Plants and People Project

Spotted Jewelweed - Impatiens capensis

"Tall leafy plant with succulent, translucent stems and orange flowers." Field Guide to North American Wildflowers

Called Touch-me-not or Quick in hand because of bursting seed pods. Also called Eardrop, Silverleaf, and Balsam Weed Wildflower folklore

"The seeds, separated from the rest of the fruit, were eaten by Native Americans raw or as toppings on deserts, tastes like Butternuts."

The crushed leaves of the Jewelweed has been used to treat poison ivy rash and athletes foot. Peterson Field Guides Eastern/Central Medicinal Plants

The juice has been confirmed to have antifungal properties. Field Guide to North American Wildflowers

Caution: You can be allergic to jewelweed which can cause a contact dermatits (rash)

Jewelweed grows along streams and rivers. They serve a valuable role in stabilizing the creek and stream banks. They are effective in controlling soil erosion. It prefers shade.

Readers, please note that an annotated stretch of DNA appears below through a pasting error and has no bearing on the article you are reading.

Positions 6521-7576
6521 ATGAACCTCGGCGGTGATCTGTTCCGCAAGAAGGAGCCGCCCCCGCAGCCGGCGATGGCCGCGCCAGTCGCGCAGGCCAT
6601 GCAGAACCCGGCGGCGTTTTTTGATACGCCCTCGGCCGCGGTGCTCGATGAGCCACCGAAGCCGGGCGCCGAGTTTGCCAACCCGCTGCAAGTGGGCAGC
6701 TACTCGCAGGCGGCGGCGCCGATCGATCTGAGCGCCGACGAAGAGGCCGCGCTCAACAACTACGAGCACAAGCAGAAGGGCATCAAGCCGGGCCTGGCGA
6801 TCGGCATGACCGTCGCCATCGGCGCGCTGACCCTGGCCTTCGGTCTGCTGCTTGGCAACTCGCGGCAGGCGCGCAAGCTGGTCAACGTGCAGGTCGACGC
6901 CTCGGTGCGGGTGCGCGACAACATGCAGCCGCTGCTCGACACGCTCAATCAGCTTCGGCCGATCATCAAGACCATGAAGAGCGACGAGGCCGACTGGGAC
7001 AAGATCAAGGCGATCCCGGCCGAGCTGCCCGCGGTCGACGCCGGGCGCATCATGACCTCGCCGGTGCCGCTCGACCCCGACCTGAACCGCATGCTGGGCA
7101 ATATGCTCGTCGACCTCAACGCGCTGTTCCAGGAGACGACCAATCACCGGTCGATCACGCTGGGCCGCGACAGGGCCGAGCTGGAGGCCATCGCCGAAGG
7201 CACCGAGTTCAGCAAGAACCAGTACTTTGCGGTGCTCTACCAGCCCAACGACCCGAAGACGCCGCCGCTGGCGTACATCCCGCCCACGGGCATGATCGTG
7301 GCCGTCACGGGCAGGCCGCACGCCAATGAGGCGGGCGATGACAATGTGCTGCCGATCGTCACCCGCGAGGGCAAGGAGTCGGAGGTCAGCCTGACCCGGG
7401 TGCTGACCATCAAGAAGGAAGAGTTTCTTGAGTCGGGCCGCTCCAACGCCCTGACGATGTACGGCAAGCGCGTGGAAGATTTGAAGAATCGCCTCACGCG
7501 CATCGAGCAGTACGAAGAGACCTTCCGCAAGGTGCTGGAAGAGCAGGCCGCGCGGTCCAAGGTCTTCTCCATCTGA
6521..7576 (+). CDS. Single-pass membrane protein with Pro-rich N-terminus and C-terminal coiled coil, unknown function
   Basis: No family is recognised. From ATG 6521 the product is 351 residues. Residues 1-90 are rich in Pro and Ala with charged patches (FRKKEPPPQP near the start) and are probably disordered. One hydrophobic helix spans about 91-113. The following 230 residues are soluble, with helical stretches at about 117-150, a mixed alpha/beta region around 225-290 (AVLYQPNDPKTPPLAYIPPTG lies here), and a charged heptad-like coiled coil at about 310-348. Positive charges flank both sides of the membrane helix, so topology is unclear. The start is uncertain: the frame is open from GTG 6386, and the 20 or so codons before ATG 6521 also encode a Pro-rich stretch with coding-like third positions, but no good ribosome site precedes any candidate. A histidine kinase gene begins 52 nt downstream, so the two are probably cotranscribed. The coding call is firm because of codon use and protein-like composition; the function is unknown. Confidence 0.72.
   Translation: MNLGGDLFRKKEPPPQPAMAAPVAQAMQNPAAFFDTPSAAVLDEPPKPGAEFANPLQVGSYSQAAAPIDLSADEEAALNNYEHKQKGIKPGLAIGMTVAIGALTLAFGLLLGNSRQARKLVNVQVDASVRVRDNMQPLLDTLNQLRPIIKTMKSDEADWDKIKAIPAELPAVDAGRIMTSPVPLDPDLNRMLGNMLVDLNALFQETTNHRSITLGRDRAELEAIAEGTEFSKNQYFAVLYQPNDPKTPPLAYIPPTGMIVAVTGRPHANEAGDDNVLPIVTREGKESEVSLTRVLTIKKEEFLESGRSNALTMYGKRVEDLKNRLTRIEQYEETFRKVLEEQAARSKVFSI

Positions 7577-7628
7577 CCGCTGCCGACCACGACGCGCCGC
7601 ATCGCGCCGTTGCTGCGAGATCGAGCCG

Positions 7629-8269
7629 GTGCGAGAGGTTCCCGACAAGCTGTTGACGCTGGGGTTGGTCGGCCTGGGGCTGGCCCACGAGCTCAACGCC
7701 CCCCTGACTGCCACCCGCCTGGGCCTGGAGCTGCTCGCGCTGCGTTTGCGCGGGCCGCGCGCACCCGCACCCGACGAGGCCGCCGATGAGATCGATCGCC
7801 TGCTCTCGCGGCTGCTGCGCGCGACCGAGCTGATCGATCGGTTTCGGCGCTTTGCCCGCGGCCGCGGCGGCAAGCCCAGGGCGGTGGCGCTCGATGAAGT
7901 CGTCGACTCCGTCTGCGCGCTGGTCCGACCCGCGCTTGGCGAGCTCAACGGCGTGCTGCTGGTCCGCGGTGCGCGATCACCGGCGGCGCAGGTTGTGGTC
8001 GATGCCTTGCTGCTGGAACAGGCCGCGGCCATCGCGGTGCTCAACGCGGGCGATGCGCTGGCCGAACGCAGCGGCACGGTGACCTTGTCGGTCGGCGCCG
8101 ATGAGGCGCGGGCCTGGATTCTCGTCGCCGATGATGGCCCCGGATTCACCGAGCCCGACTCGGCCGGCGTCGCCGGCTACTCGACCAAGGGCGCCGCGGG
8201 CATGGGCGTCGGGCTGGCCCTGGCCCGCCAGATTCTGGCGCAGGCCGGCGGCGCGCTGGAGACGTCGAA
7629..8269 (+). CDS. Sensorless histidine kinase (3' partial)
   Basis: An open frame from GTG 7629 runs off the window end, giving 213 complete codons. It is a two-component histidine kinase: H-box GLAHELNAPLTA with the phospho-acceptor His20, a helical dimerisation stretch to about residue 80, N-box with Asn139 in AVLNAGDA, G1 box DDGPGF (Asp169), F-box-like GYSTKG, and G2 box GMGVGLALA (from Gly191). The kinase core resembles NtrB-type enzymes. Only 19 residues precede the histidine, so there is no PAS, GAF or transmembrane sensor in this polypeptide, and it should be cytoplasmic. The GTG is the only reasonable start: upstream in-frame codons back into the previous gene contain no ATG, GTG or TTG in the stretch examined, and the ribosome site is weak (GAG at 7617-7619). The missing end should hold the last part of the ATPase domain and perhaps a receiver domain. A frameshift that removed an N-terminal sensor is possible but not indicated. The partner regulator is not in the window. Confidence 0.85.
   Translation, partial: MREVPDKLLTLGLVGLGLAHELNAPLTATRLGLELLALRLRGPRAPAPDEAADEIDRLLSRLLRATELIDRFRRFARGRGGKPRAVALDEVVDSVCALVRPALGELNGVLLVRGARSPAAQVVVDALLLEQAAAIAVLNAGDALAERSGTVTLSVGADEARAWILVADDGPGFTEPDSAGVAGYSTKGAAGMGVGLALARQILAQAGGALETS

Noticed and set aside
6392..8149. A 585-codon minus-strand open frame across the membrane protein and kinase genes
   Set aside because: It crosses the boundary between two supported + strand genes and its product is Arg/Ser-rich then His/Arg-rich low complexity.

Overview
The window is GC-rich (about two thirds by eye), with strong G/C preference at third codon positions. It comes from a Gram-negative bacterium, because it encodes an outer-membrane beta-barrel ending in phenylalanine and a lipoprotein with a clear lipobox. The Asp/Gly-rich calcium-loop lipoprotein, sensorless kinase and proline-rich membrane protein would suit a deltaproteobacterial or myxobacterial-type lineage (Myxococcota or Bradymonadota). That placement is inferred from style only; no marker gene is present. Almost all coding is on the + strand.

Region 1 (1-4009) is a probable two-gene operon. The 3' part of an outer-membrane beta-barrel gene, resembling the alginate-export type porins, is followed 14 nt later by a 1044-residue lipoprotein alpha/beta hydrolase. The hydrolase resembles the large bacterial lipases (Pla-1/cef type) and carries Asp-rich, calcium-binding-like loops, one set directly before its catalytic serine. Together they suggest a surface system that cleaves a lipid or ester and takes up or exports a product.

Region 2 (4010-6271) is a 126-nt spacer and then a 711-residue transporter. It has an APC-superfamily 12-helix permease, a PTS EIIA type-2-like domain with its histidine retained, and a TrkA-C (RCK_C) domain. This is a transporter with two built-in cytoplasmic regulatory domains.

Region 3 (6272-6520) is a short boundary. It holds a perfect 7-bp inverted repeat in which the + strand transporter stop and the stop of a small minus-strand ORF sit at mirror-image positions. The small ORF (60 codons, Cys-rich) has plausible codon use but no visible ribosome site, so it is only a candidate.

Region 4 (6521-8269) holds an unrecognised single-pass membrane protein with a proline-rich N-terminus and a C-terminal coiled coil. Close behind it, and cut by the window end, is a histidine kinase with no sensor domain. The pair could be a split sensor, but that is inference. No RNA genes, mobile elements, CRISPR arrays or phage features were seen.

Jewelweed can be highly invasive in the garden.

Hummingbirds and bees are attracted to the jewelweed flower's nectar. Bobwhite Quail eat the seeds. Muskrats consume the leaves and stems.


DISCLAIMER: These pages are presented solely as a source of INFORMATION and ENTERTAINMENT. No claims are made for the efficacy of any herb nor for any historical herbal treatment. In no way can the information provided here take the place of the standard, legal, medical practice of any country. Additionally, some of these plants are extremely toxic and should be used only by licensed professionals who have the means to process them properly into appropriate pharmaceuticals. One final note: many plants were used for a wide range of illnesses in the past. Be aware that many of the historical uses have proven to be ineffective for the problems to which they were applied.

Identification and other facts / More facts / Wikipedia


Emerging jewelweed

Jewelweed blooming in August


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Posted 4/6/06 Cindy O'Hora